As Odetta in Swan Lake.Alexander Godunov as Prince Siegfried.Photo from the Bolshoi Theatre museum.
As Odetta in Swan Lake.
Alexander Godunov as Prince Siegfried.
Photo from the Bolshoi Theatre museum.
As Odetta in Swan Lake.Alexander Bogatyrev as Prince Siegfried.Photo from the personal archives.
As Odetta in Swan Lake.
Alexander Bogatyrev as Prince Siegfried.
Photo from the personal archives.
In the title part of Giselle.Photo from the personal archives.
In the title part of Giselle.
Photo from the personal archives.
In the title part of Giselle.Photo from the personal archives.
In the title part of Giselle.
Photo from the personal archives.
As Kitri in Don Quixote.Photo by Larissa Pedenchuk.
As Kitri in Don Quixote.
Photo by Larissa Pedenchuk.
As Kitri in Don Quixote.Valery Anisimov as Basilio.Photo from the personal archives.
As Kitri in Don Quixote.
Valery Anisimov as Basilio.
Photo from the personal archives.
As Nikia in La Bayadere.Alexander Godunov as Solor.Photo from the personal archives.
As Nikia in La Bayadere.
Alexander Godunov as Solor.
Photo from the personal archives.
As Shireen in A Legend of Love.Alexander Bogatyrev as Ferkhad.Photo by Larissa Pedenchuk.
As Shireen in A Legend of Love.
Alexander Bogatyrev as Ferkhad.
Photo by Larissa Pedenchuk.
As Phrygia in Spartacus.Photo by Georgi Soloviev(from the Bolshoi Theatre museum).
As Phrygia in Spartacus.
Photo by Georgi Soloviev
(from the Bolshoi Theatre museum).
As Anastasia in Ivan the Terrible.Photo from the personal archives.
As Anastasia in Ivan the Terrible.
Photo from the personal archives.
As Katerina in The Stone Flower.Leonid Kozlov as Danila.Photo by Georgi Soloviev(from the Bolshoi Theatre museum).
As Katerina in The Stone Flower.
Leonid Kozlov as Danila.
Photo by Georgi Soloviev
(from the Bolshoi Theatre museum).
As Juliet in Romeo and Juliet. Irek Mukhamedov as Romeo. Photo by Larissa Pedenchuk.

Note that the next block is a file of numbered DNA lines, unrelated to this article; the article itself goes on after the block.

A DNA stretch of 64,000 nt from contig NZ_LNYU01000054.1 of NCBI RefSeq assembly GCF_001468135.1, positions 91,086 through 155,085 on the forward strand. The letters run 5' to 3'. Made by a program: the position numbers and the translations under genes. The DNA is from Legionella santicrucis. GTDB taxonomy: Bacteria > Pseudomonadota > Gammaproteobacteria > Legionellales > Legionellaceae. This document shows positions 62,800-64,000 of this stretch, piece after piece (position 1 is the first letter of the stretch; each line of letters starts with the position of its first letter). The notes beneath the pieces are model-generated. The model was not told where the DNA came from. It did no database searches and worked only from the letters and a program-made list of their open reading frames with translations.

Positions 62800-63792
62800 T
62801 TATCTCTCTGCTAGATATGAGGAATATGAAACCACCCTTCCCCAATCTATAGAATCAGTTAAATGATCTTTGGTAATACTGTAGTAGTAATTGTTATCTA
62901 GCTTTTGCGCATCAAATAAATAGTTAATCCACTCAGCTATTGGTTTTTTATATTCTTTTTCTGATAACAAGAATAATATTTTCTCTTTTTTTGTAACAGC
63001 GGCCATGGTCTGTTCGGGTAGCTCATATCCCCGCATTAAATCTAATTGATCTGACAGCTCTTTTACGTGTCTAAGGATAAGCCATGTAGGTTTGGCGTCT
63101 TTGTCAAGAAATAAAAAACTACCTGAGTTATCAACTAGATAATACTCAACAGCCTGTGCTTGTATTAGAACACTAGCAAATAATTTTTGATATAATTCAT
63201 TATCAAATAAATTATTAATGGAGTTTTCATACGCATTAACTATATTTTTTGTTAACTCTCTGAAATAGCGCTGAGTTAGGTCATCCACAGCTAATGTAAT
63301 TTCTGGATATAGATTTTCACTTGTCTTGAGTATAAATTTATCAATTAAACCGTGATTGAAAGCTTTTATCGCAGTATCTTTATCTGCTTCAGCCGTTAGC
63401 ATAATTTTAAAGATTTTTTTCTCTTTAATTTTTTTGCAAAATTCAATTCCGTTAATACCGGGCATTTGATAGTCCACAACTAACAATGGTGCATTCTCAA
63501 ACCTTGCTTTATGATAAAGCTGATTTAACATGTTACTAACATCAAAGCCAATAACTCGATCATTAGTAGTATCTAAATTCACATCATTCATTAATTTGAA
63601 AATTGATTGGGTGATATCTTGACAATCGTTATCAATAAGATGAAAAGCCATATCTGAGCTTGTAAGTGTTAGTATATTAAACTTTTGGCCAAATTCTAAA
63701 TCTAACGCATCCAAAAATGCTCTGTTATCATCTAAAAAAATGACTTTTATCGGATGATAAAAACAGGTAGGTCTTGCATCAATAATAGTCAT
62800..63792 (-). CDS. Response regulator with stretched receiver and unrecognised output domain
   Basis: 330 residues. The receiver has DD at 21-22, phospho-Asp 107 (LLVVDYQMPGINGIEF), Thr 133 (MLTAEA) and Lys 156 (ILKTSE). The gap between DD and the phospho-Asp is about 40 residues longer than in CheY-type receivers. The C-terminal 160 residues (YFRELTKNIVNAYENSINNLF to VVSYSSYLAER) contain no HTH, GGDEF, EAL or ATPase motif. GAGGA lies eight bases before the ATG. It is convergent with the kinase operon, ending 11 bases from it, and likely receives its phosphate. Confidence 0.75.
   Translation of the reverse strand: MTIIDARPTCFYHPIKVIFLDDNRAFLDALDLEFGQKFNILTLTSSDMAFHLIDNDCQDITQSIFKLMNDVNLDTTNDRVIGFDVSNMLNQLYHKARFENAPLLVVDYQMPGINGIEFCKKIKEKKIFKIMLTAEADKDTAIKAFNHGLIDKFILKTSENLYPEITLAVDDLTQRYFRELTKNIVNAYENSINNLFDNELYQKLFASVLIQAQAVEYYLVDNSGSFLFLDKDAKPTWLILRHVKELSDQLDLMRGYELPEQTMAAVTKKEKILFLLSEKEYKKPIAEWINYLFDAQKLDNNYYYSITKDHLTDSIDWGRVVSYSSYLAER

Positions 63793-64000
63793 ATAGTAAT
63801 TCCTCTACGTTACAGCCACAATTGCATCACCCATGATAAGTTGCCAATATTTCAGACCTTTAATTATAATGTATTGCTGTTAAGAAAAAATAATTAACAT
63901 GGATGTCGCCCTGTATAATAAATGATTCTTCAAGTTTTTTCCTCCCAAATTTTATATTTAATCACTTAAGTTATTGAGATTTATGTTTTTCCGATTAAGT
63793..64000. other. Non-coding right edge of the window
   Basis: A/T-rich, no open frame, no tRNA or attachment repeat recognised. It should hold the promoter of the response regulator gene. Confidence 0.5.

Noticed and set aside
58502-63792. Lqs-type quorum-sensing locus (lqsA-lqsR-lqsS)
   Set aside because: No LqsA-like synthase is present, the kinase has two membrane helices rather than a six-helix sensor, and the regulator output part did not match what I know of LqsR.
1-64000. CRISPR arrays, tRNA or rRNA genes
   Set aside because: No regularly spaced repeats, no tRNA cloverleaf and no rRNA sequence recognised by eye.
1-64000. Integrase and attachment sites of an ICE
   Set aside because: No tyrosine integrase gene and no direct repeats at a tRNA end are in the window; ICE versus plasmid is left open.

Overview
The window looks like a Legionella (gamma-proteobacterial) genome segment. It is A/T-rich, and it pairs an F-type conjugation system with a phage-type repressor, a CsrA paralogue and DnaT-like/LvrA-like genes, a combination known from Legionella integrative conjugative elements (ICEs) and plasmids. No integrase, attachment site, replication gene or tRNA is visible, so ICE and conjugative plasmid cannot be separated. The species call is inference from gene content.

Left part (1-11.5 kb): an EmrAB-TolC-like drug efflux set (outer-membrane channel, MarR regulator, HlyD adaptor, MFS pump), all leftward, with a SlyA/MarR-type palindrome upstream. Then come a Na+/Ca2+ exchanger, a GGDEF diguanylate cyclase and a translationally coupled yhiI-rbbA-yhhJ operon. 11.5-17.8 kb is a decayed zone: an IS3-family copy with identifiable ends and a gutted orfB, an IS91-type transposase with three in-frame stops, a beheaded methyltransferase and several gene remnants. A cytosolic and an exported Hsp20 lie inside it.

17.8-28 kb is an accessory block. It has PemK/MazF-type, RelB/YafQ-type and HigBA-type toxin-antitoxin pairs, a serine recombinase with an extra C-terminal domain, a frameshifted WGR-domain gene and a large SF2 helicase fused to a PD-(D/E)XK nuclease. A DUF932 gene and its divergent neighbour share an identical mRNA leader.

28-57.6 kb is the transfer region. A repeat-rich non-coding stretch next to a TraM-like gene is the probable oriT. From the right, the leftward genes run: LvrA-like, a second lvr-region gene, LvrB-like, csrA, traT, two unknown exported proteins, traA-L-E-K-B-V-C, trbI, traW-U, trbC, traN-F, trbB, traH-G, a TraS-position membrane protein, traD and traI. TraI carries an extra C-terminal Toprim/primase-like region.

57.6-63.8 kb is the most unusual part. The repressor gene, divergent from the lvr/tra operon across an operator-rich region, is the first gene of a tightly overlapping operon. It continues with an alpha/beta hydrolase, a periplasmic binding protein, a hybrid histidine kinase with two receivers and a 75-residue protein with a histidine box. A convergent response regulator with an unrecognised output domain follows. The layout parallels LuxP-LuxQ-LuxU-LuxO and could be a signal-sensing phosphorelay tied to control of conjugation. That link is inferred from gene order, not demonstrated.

As Juliet in Romeo and Juliet.
Irek Mukhamedov as Romeo.
Photo by Larissa Pedenchuk.
As Rita in The Golden Age.Photo from the personal archives.
As Rita in The Golden Age.
Photo from the personal archives.
As Rita in The Golden Age. Photo by Larissa Pedenchuk.
As Rita in The Golden Age.
Photo by Larissa Pedenchuk.
Pas de deux from La Sylphide.Yuri Posokhov as James.Photo by Larissa Pedenchuk.
Pas de deux from La Sylphide.
Yuri Posokhov as James.
Photo by Larissa Pedenchuk.

Awards

1969 — III prize at the International Ballet Competition in Moscow.

1972 — III prize at the International Ballet Competition in Varna and II prize at the All-Union Competition of Choreographers and Ballet Dancers in Moscow

1975 г. — the Lenin Komsomol Prize

1976 — I prize at the I International Ballet Competition in Tokyo, Anna Pavlova Prize from the Paris Academy of Dancing, the title „Honored Artist of the RSFSR”

1977 — State Prize of the USSR for the role of Valentina in Angara ballet (1976)

1982 — People’s Artist of the RSFSR

1986 — the title „People’s Artist of the USSR” and a prestigious theatrical British award from the London Evening Standard

2004 — she was awarded with a „Crystal Rose of Donetsk” as a permanent participant of the International Festival the „World Ballet Stars” regularly held in Donetsk (Ukraine)

2008 — she was awarded the Ballet magazine Soul of Dance prize (Dance Maitre nomination)

						

Biography

Ludmila Semenyaka was born in St. Petersburg in 1952, January 16. She finished the ballet school (now the St. Petersburg Academy of Russian Ballet n. a. A.Y. Vaganova). In 1970 she joined the Ballet Company of the Leningrad State academic opera and ballet theater n.a. S. M. Kirov (now Mariinsky) where she rehearsed under the guidance of Irina Kolpakova and made a surprisingly rapid progress.

Repertoire

Her Bolshoi Theater career

Semenyaka wonderfully exemplifies how a representative of a Petersburg ballet manner can “adapt” to a Moscow style, merging in her dance the “calligraphy” of the former with the bravura of the latter.

Her real career started at the Bolshoi Theater where she moved in 1972. The great Galina Ulanova became her teacher-repetiteur. Afterwards she also worked under the guidance of Marina Semenova, Nina Timofeeva, Marina Kondratyeva.

Leading roles in all classical ballets and in all ballets produced by Grigorovich which were on at the theater at that time appeared in her repertoire one after another.

Odette-Odile (Swan Lake by P. Tchaikovsky. Choreography by A. Gorsky, Marius Petipa, Lev Ivanov, A. Messerer, 1972)

Marie (Nutcracker by by P. Tchaikovsky, choreography by Y. Grigorovich , 1972)

Princess Aurora (The Sleeping Beauty by P.Tchaikovsky, choreography by M. Petipa, Y. Grigorovich version, 1973)

Giselle (Giselle by A. Adam; choreography by Jean Coralli, Jules Perrot, Marius Petipa, production by L. Lavrovsky, 1974, and then in Y. Grigorovich version)

Odette-Odile, Hungarian bride (Swan Lake; in the version by Yuri Grigorovich, 1976)

Kitri (Don Quixote by L. Minkus, choreography by A. Gorsky, 1977)

Nikia (Shadows scene, La Bayadère by L. Minkus. Choreography by M. Petipa, 1977)